Preventive health care for uninsured individuals is virtually nonexistent. They often wait to seek medical treatment -- hoping the condition resolves itself -- until their situation worsens, requiring care in the emergency department. This is a costly scenario for both the individual and the hospital. In 2010, Ohio hospitals provided $1.1 billion in total charity care and incurred $645 million in bad debt.

The Affordable Care Act reduced reimbursement to hospitals that provide a high volume of care to low-income and uninsured individuals with the expectation that the additional Medicaid funds associated with the expansion would offset the loss. The U.S. Supreme Court ruled that the Medicaid expansion is optional for states, but if a state rejects it, its hospitals will still feel the impact of the reimbursement cuts.

My analysis: Why would we turn down these federal funds and instead use local dollars to pay for needs that already exist? Our federal income-tax dollars will go to other states and we still have to come up with the local dollars.

I have used my health insurance many times, including for surgery that I otherwise would never have been able to afford. But so many people have no such insurance. I am particularly concerned about those with serious mental illnesses. I saw many of them in my courtroom, and I know firsthand the ill effects of a lack of insurance and a poorly funded community behavioral health system.

Individuals who do not get needed physical and behavioral health treatment and their families struggle. Extending Medicaid to Ohio's lowest-income uninsured is the right thing to do for them and for all Ohioans.

Evelyn Lundberg Stratton, a former Ohio Supreme Court justice, is a health care adviser and attorney with Vorys, Sater, Seymour and Pease LLP.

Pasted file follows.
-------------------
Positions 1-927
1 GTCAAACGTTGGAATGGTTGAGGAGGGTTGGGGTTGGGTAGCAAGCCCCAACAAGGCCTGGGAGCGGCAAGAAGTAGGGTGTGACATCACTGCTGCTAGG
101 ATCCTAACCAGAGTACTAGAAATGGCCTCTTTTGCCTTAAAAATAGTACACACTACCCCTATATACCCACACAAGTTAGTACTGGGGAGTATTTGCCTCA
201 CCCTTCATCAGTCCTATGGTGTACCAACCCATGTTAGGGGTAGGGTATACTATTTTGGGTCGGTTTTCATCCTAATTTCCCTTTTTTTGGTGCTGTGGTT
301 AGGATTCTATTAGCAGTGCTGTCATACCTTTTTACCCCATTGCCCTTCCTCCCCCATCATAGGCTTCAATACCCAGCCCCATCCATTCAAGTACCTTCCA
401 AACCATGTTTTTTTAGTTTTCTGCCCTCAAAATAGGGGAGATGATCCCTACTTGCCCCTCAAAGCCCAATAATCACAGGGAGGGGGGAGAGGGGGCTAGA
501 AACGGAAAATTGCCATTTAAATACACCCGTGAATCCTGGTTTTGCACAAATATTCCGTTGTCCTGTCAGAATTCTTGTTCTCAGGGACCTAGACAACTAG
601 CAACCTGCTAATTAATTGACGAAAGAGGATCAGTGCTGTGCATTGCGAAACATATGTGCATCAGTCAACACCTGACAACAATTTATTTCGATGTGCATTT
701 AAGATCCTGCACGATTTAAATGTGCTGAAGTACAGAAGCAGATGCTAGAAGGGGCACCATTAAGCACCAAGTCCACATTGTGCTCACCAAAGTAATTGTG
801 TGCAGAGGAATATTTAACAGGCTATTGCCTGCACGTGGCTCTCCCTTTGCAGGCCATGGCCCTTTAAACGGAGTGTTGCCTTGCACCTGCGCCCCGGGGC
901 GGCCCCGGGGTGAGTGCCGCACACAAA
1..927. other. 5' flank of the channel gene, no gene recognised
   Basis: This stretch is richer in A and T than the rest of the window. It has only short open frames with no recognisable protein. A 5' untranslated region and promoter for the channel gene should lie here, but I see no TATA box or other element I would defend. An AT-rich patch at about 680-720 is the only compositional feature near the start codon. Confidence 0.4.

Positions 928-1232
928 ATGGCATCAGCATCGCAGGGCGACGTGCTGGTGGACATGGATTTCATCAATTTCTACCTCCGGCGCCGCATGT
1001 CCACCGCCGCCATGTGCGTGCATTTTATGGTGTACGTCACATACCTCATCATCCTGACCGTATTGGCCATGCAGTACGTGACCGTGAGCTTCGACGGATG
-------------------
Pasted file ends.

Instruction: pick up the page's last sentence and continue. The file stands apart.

Medicine's Sticker Shock

October 2, 2005
New York Times

In the aftermath of Hurricane Katrina, we have an opportunity to construct something far more important than higher levees - a national health care system that looks less like a tightrope and more like a safety net.
A dozen years after Bill Clinton's health reform efforts were destroyed by the insurance industry's duplicity, it's worth trying again. The health care system is steadily becoming more gummed up in ways that are impossible to hide.

 

One of the bumper stickers attacking the Clinton plan read: "If You Like the Post Office, You'll Love National Health Insurance." That wouldn't work today: the Postal Service runs a system that is manifestly more rational and efficient than our health care system. For starters, imagine a postal system that refused to deliver letters to or from 45 million Americans - except on rare occasions, by ambulance.

 

"This is one of those fleeting opportunities where a catastrophe creates an opportunity to rebuild something better than before," says Dr. Irwin Redlener, president of the Children's Health Fund and associate dean of the Mailman School of Public Health at Columbia University.